Brazilians Meet and Pray in New York

 Brazilians Meet and Pray 
  in New York

After the mass, which
lasted just over an hour and ended with the
distribution of ashes to those who missed the ritual on Ash
Wednesday, the congregation descended to the church’s main hall,
where a lunch was offered. The music varied while the crowd
slowly filled the dance floor after dessert had been served.
by: Ernest
Barteldes

On the first nice Sunday New York had in many weeks, the growing Brazilian
community in lower Manhattan celebrated the second anniversary of their weekly
meetings at the Portuguese-language mass at Our Lady of Pompeii Church on
Carmine Street in Greenwich Village.

At 1:30 pm, the church
was packed, something that does not happen every day there. Regulars brought
family members who don’t usually come, and though it was the first Sunday
of Lent (a period of prayer and fasting for Catholics), everyone there seemed
to be in a very celebratory mood.

After a solemn ceremonial
entrance, Italian-born Father Joseph Cogo, the parish’s vicar, welcomed all
of those present in English and commented on how the idea of having a Brazilian
mass meet there two years ago came to be, and said how pleased he was to see
that a community had formed—which is something that was quite pleasing
to see.

The mass was presided
by Father Sérgio, a Brazilian immigrant from the strongly Italian/German
populated southern state of Rio Grande do Sul.

In his brief homily, he
focused on the day’s scriptures, which were about the 40 days in which Jesus
spent in the desert and how he’d been tempted by Satan.

He took the time, however,
to praise the efforts of everyone in the Brazilian community—a large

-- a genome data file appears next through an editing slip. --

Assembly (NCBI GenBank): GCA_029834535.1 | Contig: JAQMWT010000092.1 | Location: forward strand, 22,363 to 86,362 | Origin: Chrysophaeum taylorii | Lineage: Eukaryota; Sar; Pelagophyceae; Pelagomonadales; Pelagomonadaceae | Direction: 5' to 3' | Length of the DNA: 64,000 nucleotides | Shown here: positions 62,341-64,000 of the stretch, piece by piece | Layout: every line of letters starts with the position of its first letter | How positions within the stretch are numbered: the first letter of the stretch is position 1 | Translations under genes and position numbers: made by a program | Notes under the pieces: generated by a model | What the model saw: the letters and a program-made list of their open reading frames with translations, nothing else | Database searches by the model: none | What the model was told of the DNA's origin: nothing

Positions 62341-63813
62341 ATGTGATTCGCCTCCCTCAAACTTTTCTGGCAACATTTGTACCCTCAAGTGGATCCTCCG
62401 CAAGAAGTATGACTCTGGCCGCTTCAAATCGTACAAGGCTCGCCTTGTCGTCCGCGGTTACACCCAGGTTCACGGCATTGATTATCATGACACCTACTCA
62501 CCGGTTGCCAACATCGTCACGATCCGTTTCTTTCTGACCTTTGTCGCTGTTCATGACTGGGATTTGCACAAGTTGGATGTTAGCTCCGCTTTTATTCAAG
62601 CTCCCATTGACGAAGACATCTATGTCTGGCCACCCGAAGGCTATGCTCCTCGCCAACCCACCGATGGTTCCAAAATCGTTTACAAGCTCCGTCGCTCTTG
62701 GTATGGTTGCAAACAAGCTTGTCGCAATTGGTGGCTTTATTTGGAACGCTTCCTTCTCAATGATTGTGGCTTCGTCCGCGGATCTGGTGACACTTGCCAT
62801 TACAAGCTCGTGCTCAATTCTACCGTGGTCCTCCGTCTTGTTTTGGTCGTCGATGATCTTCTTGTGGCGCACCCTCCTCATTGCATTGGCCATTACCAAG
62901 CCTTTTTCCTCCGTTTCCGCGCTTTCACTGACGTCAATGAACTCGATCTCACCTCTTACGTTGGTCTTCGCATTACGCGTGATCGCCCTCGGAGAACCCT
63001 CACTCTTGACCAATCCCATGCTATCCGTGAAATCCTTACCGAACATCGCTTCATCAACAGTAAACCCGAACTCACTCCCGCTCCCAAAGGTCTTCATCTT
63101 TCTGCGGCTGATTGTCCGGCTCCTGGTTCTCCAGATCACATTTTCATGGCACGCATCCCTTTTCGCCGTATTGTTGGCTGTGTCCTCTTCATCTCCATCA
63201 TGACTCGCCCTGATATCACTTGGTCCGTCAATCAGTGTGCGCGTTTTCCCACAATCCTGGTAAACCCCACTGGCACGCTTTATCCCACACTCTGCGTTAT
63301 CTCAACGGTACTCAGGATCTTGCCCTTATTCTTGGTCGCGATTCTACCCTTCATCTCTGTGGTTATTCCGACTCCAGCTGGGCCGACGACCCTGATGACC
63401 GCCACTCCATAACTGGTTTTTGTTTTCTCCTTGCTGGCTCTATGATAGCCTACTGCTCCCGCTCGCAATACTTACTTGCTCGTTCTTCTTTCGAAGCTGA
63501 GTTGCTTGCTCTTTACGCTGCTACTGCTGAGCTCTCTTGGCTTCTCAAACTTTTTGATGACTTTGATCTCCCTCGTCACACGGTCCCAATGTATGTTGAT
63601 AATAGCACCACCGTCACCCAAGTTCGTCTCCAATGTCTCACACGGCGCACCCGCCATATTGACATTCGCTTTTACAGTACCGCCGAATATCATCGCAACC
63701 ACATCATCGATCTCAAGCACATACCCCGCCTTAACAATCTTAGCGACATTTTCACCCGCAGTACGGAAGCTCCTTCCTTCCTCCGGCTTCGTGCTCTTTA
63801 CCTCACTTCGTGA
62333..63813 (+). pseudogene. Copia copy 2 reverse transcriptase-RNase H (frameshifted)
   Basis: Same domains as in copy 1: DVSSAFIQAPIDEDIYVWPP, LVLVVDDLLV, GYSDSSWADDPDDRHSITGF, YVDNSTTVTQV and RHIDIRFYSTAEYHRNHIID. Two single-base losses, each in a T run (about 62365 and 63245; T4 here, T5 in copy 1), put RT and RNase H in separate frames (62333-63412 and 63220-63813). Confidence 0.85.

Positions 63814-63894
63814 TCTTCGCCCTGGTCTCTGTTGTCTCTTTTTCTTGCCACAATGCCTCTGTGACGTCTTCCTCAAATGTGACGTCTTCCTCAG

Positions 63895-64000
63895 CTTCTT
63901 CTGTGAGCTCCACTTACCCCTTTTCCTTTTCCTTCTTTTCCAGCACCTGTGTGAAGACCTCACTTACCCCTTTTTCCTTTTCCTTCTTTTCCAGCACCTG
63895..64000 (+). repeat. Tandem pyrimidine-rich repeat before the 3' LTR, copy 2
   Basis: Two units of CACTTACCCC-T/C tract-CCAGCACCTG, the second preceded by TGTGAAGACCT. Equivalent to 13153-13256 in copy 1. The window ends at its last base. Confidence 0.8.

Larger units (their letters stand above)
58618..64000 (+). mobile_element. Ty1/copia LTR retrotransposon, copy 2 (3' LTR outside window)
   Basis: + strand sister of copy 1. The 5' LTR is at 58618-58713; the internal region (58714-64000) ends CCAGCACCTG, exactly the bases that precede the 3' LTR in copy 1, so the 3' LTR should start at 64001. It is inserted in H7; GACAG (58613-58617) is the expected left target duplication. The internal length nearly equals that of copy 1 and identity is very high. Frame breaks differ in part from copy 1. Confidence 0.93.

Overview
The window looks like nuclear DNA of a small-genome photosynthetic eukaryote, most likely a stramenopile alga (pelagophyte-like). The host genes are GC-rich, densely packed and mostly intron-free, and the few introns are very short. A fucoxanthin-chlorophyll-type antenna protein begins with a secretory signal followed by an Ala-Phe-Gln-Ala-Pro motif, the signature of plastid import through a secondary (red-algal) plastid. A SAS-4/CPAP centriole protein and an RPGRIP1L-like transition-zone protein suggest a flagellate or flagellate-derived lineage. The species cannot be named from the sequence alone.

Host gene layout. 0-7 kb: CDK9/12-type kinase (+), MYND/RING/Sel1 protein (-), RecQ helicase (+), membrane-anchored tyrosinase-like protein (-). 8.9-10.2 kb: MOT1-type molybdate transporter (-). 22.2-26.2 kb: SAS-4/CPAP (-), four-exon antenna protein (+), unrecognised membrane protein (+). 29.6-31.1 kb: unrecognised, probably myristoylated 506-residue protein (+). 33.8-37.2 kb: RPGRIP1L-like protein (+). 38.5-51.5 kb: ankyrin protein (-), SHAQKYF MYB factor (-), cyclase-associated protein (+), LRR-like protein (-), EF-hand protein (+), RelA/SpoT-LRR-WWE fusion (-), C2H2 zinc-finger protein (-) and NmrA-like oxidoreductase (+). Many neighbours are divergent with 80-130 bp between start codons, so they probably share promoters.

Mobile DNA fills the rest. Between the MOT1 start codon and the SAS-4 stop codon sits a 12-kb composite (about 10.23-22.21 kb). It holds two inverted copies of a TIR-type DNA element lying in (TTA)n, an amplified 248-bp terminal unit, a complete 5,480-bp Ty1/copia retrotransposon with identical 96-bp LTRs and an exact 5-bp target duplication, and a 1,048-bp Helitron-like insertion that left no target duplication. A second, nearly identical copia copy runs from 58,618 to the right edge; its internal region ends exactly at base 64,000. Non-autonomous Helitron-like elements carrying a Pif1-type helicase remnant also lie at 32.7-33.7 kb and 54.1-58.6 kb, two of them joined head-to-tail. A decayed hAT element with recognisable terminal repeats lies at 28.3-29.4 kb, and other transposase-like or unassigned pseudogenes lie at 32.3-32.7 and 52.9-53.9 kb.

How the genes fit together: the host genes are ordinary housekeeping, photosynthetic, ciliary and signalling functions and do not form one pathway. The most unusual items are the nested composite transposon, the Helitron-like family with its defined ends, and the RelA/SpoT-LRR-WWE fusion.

group of hard-working immigrants who left their countries in search of better
opportunities here—in coming together and effectively turning Our Lady
of Pompeii into their home away from home.

After the mass, which
lasted just over an hour and ended with the distribution of ashes to those
who missed the ritual on Ash Wednesday, the congregation descended to the
church’s main hall, where a lunch was offered by the midtown-based Churrascaria
Plataforma.

Tickets were sold for
a mere $ 5 (funds were raised to pay for the expenses of the community), and
more people showed up than was expected, which forced organizers to make last-minute
arrangements with the food. Small portions were served at first, but as the
restaurant rushed extra helpings downtown, participants were able to have
second and even third servings later on. Drinks were also made available.
Soft drinks were sold for $ 1, while beer and wine went for as little as 2
dollars.

The music varied as the
DJ played samba, forró, and other Brazilian rhythms while the
crowd slowly filled the dance floor after dessert had been served. Everyone—including
Father Sergio, Father Cogo this writer and friends—were having a great
time, and by the time I left the festivities were far from over.


Ernest Barteldes is an ESL and Portuguese teacher. In addition to that,
he is a freelance writer who has regularly been contributing The Greenwich
Village Gazette since September 1999. His work has also been published
by Brazzil, The Staten Island Advance, The Staten Island
Register, The SI Muse, The Villager, GLSSite and
other publications. He lives in Staten Island, NY. He can be reached at
ebarteldes@yahoo.com

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